A few months ago we were dogsitting my friend’s then 6 months old Border collie for a couple of weeks. Our Will is 12, so having a pup in the house was fun. Especially a collie. My affinity for herding dogs is old news.
Of course our life was a tad jumbled - there is a striking difference between a juvenile, and a seasoned, wise dog, but everything went without a hitch, mainly because my friend had already taught her lad a bunch of things, including cahcah, her cue for leave it.
Born and raised in Germany, I was amused by her word choice: Kacke, stemming from the Latin cacare, is coarse German for feces and other repugnant things and situations, and kinda fits the purpose as a leave-it command, doesn’t it?
Leave, or cahcah if you like the word, stands for:
It is not available to you.
Shift your focus and, the way I teach it, walk away from it.
The purpose is clear: A generalized command that stops a dog from pursuing something that caught his eye, ear or nose.
Step One happens where you should teach every new behavior: In the home, the place of least distractions, with the dog on the 6-foot leash, and ideally on a body harness because there is likely going to be some lunging or pulling. Depending on the dog, a flat collar could also work, but we don’t want to use a choke or prong collar, or Gentle Leader type snoot-loop, where the dog only behaves to relieve discomfort and pain.
Have a handful of kibble handy, and some yummy treats. If you have good footing and control, step on the leash; otherwise hold it in your hands.
Toss a kibble out of reach, and when your dog focuses on it say your leave-cue in a lower, but not intimidating, tone. You don’t want to inhibit your dog’s motivation to learn and be with you, but don’t plead either. Tell.
Brace yourself. Depending on your dog’s degree of gusto, he might pull or lunge strongly toward the treat. Your job is to do nothing other than preventing him, via the leash, from accessing it. Don’t say a word and don’t tug on the leash, because we want our dog to self-learn that fixation, straining, barking and whining will NOT get him what he wants.
After about 20-30 seconds most dogs realize that and change their behavior, which is: Shifting their attention away from the treat. Catch that moment, and indicate with your higher-toned, upbeat voice, that he is on the right trail. It is not that important at this stage that your dog looks at you, only that he doesn’t look at the loot.
What is important, though, is that you don't mark and reward, because there is a second part to leave-it: The dog must walk away. Yes, I lump the two actions. I want looking away and walking away to be a habitual sequence, and every dog I have worked with gets it – albeit rarely straightaway.
What typically happens after I open my mouth with: “You got it, what a smart pooch…” is that he promptly zones in again on what’s on the ground - as if my voice alone is the release command. You simply repeat the lower-toned leave cue, and wait until he shifts his focus again. Most dogs are quicker this time, more ready to reorient to you, and to hold that attention for a moment. That connection is what you’re after. Now keep your dog engaged with you, then lean or take a step backward to check if he is willing to walk with you.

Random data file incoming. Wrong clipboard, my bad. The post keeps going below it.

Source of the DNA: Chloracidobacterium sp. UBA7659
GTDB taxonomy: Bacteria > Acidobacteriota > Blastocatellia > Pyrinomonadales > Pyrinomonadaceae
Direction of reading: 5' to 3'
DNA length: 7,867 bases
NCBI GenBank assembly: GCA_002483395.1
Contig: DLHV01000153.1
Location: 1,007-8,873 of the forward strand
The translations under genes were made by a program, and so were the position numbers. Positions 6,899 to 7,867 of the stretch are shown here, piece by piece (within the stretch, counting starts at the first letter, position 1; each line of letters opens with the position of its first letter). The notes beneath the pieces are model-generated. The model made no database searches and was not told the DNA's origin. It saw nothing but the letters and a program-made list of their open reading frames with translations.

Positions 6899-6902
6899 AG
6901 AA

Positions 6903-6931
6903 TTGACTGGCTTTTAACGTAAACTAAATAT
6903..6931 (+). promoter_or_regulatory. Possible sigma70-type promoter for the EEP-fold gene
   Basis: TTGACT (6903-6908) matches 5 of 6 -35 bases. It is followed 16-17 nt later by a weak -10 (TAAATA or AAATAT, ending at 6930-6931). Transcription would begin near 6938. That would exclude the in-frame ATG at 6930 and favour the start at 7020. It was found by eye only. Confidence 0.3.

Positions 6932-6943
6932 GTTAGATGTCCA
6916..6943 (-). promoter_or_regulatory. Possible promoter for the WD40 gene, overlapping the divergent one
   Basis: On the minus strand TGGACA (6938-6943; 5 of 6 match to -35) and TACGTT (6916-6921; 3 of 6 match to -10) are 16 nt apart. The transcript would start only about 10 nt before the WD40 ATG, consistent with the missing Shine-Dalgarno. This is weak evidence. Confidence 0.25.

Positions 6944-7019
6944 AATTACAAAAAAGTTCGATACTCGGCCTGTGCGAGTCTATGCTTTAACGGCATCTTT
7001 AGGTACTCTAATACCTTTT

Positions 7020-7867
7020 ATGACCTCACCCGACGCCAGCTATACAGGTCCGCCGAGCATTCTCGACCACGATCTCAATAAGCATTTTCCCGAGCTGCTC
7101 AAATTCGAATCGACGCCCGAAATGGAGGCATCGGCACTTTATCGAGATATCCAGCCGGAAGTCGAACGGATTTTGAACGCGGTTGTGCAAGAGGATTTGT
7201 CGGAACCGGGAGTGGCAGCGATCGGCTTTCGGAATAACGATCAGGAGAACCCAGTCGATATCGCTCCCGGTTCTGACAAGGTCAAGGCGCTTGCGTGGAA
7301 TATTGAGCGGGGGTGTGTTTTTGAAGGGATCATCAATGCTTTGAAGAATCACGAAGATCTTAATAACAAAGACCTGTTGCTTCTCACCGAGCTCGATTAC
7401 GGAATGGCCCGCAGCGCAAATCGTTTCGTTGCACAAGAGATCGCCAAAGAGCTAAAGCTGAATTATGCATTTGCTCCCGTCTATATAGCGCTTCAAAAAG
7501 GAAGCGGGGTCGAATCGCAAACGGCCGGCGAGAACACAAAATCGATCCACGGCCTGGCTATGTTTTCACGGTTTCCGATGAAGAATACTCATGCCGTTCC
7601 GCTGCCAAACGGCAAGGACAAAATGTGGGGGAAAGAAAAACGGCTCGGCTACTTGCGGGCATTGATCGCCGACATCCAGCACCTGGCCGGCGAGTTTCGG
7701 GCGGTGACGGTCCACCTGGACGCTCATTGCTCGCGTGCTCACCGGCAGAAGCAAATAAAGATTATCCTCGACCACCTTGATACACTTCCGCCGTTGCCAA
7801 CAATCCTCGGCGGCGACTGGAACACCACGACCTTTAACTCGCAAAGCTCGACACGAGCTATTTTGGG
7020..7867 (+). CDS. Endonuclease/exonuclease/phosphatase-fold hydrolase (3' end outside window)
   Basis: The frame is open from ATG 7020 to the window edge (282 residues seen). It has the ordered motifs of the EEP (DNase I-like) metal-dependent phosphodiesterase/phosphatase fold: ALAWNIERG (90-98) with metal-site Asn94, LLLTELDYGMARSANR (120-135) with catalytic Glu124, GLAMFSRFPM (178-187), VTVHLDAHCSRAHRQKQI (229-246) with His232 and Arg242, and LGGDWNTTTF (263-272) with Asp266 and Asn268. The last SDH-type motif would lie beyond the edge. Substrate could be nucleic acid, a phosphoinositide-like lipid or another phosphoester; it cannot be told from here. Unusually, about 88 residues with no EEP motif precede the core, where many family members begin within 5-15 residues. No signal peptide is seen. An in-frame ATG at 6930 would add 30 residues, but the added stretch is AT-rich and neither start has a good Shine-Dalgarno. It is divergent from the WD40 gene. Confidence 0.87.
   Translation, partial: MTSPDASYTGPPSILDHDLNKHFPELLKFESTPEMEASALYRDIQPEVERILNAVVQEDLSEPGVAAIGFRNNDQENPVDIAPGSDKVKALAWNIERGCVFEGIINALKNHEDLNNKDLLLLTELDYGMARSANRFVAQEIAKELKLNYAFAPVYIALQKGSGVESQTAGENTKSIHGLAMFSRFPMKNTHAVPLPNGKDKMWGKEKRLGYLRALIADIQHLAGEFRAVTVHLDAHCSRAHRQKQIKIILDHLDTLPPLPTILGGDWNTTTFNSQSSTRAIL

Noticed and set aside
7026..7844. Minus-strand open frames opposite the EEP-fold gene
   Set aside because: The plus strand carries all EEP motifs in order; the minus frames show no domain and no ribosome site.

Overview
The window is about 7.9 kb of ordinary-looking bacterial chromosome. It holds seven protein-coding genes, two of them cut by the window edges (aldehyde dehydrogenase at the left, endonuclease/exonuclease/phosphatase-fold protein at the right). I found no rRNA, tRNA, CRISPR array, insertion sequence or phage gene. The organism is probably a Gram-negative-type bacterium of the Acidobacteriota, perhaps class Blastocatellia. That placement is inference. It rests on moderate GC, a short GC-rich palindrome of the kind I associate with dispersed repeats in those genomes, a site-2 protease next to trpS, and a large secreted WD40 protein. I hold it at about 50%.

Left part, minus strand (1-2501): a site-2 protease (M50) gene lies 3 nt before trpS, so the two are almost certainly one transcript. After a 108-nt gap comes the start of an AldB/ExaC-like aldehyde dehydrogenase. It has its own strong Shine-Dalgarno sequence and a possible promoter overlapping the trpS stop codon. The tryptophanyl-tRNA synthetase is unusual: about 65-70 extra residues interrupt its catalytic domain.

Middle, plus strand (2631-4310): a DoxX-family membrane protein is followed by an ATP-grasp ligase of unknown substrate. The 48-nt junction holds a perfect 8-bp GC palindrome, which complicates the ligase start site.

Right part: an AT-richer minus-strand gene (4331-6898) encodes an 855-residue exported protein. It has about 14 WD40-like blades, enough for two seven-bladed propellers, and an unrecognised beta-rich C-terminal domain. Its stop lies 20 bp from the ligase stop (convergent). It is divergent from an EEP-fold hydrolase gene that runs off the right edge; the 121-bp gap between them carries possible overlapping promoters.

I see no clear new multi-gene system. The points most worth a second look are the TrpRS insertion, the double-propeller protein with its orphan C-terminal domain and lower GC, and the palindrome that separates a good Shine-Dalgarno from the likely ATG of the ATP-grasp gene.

I want to stress that there must be a slack in the leash – that is why you need a 6-foot one, because we need walking away from something that caught his interest to be the dog’s choice. We want him to own that behavior, so that we will have it when he is off the leash.
As soon as your dog walks with you, a party begins: Be animated, playful, toss a few of the yummy treats as you continue to create distance to the one on the ground. If you can convince your dog that making that choice is more rewarding than the other thing, you’ll set the stage for voluntary compliance in the future regardless what it is you ask him to leave.
Practiced a lot, at one point your dog will skip the “looking at the loot” part, brilliantly thinking he can take a shortcut to the rewards you have. That is when you meanly throw him a curveball by incorporating a novel item, for example a toy, then a different food item, then another toy, and so on. Practice in various areas outside, and step by incremental step generalize the cue, so that it will be a universal one that prompts your dog to leave a cat, person, poop, squirrel, or another dog – even a sound he is hearing.
Shifting the focus and walking away from a stimulus on cue could be as automatic as you putting your foot on the brake when something darts in front of your car.
Question! Does cahcah mean you can’t have it until further notice, or you can’t - ever -have it?
I’ll answer that in the next post, plus share a few troubleshooting tips.